Prolific author Jerry B. Jenkins, whose books have sold over 70 millions copies worldwide, describes RIVEN as his life's work, a novel he has always wanted to write.
The story opens with a man's first step toward his death within the confines of Adamsville State Penitentiary on Death Row. Its inmates, who once jeered and subjected this particular prisoner to unending ridicule, now begin a slow tapping on their cell doors in tribute to their fellow prisoner as he takes his final steps toward execution. No one could have been more shocked at how he was ending his life on earth (as a hero of sorts) after having been such a bad man.
Seventeen years earlier, in Touhy Trailer Park, Brady Wayne Darby rouses his younger brother Petey to get up for school. Despite the fact that they have a mother, Brady has taken it upon himself to parent and protect Petey from his alcoholic mother's physical and verbal abuse. Living in a rundown trailer park, Brady wants nothing more than to escape the prison of his poverty. But no matter where he goes, he always makes the wrong choice. Whether at work or at school, Brady somehow chooses to lie, steal, and turn his back on anyone and everyone willing to lend him a hand. Increasingly, he turns to more desperate crime, and when his brother is killed during a freak storm, his heart goes even colder. He finally lands himself in the maximum-security prison at Adamsville where he awaits execution.
In a parallel storyline, defeated preacher Thomas Carey and his wife Grace find themselves with little hope when yet another church ousts them for not complying to insider church politics. Worn out from being an ineffective minister, Thomas is wary when offered the chaplain's position at Adamsville. Grace encourages Thomas to take it and he does...only to serve another 14 years without seeing any fruit of his labor. As Thomas has a crisis of faith, Grace's physical condition declines, their only daughter, Ravinia, continually rejects their Christian beliefs, and Thomas cries out to God all the more. Just when life couldn't get any more discouraging, Thomas is called upon to minister to Brady at the prison. What happens next no one --- certainly neither of the men themselves --- would have predicted.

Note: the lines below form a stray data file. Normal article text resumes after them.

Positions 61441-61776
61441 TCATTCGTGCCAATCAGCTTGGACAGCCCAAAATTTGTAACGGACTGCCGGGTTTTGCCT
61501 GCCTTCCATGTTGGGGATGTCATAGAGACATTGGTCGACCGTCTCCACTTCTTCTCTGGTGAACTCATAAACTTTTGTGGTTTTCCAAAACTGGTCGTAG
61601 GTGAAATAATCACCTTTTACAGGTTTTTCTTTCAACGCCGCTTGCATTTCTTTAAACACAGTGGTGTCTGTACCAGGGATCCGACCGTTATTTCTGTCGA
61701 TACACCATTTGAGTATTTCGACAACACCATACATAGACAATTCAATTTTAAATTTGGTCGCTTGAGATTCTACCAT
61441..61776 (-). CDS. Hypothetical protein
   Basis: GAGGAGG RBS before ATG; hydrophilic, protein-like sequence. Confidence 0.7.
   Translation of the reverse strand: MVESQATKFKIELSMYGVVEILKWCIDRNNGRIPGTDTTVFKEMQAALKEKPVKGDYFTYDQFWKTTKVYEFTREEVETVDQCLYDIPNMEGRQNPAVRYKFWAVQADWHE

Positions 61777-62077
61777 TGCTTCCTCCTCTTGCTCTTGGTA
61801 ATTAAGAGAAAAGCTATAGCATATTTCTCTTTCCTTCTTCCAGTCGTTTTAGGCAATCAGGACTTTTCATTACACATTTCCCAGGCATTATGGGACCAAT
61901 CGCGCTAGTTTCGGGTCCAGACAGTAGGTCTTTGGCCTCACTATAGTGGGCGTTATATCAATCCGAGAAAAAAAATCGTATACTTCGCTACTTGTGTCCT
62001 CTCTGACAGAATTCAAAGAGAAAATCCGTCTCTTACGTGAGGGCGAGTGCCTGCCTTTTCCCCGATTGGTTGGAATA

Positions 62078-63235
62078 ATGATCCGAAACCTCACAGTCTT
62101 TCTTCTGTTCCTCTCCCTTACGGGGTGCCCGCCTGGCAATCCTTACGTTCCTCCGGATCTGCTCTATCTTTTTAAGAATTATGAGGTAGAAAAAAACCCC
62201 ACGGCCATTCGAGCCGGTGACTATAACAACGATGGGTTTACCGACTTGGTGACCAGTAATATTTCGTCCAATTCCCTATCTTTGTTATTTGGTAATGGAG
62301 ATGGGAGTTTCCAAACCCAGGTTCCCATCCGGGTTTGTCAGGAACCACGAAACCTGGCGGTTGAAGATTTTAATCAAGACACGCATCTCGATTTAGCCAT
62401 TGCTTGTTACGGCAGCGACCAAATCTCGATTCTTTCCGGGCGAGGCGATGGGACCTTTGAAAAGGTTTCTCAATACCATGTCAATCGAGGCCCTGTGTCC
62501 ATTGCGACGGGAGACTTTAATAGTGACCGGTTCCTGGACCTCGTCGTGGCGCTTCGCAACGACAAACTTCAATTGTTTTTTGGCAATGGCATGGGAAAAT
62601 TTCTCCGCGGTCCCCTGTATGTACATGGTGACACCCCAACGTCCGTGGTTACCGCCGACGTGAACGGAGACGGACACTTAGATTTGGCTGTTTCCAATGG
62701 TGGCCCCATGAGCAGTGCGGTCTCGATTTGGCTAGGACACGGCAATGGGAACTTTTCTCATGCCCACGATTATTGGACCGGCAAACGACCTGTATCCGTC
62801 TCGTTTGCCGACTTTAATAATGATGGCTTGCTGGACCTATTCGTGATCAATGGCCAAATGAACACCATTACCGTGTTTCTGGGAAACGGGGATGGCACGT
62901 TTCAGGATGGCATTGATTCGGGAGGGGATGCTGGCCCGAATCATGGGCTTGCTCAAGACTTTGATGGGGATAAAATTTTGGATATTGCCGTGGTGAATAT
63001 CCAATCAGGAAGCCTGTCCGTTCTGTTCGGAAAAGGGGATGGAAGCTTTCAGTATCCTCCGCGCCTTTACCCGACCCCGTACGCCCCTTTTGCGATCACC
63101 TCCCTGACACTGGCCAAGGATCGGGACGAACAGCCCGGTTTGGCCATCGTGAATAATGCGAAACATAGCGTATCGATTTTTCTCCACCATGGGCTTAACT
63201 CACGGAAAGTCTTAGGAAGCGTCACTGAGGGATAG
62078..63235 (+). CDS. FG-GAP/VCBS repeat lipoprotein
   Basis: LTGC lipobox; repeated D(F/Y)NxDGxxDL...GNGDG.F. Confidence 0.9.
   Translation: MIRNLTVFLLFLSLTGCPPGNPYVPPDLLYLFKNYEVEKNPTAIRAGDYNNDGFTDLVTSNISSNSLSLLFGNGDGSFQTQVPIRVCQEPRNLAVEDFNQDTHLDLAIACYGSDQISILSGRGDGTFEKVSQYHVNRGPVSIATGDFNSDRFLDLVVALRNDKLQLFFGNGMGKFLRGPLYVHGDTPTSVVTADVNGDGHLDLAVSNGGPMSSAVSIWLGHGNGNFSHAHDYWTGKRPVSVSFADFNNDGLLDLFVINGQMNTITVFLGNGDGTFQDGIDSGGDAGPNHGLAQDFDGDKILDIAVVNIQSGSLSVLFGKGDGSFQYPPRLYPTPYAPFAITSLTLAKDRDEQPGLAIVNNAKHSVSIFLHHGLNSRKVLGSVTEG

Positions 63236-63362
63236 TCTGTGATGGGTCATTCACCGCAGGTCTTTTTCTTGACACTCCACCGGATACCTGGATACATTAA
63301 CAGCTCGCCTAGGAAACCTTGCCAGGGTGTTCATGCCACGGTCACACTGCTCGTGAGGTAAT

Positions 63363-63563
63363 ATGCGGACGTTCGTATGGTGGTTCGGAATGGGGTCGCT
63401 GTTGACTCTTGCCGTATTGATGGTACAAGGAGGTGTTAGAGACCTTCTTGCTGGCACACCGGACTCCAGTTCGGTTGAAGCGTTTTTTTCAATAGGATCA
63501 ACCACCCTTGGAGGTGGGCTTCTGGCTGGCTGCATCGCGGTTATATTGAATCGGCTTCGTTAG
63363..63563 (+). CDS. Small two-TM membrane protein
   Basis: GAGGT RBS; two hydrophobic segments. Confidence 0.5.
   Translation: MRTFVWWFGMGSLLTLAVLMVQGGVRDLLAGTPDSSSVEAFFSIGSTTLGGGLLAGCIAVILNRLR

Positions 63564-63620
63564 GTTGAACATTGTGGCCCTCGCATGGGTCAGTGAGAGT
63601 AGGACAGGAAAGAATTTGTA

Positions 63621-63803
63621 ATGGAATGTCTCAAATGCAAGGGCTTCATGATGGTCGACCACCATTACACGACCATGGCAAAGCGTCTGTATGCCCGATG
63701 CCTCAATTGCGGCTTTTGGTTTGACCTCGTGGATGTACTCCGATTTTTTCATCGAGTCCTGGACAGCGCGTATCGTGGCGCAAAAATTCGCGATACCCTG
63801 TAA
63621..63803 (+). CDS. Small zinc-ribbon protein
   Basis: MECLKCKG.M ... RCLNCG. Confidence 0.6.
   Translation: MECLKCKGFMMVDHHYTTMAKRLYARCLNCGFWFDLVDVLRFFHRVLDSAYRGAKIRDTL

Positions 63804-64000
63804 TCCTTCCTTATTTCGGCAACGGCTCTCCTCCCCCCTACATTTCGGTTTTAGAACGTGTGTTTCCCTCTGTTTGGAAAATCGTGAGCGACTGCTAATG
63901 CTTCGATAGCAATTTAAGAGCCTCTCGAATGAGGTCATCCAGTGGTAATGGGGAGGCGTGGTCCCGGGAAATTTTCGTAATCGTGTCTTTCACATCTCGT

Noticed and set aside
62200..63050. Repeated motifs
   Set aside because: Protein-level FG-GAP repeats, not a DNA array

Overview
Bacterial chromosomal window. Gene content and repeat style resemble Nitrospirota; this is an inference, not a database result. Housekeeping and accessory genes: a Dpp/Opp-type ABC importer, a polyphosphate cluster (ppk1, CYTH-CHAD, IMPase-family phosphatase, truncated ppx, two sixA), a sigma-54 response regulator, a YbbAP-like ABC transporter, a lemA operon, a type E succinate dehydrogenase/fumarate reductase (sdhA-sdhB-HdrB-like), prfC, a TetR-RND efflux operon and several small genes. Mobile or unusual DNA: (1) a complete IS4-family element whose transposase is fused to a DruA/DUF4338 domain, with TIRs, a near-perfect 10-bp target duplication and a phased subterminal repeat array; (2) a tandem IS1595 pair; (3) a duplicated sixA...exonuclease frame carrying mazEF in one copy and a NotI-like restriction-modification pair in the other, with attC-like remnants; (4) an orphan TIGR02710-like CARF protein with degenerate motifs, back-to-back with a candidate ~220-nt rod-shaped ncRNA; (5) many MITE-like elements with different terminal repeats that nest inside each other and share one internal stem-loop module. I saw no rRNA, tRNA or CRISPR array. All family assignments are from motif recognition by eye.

Brady and Thomas soon develop a tenuous friendship where trust is slowly built, and Thomas, in his abject weariness, tells Brady not to waste his time if he's not serious about matters of faith. As Brady relives the murder he committed, he finally realizes he has no hope, no escape, without God's intervention. So the two men talk and pray, and Thomas believes at long last that he'll see God break into the most unlikely man's soul. Brady is stirred to make the most of his final days and hatches a plan that will upset the prison system from top to bottom and gain unprecedented media coverage.
At a hefty 500-plus pages, Jenkins does his best to tell the whole story from both of the main characters’ vantage points. And he succeeds in emotionally engaging readers with his two protagonists' sufferings and defeats. Interestingly, his depiction of the church is as negative as the world gone bad. It is from this realistic, and sobering, backdrop that fans of Jenkins's previous work will find themselves nodding in agreement and disgust.
Reviewed by Michele Howe on July 22, 2008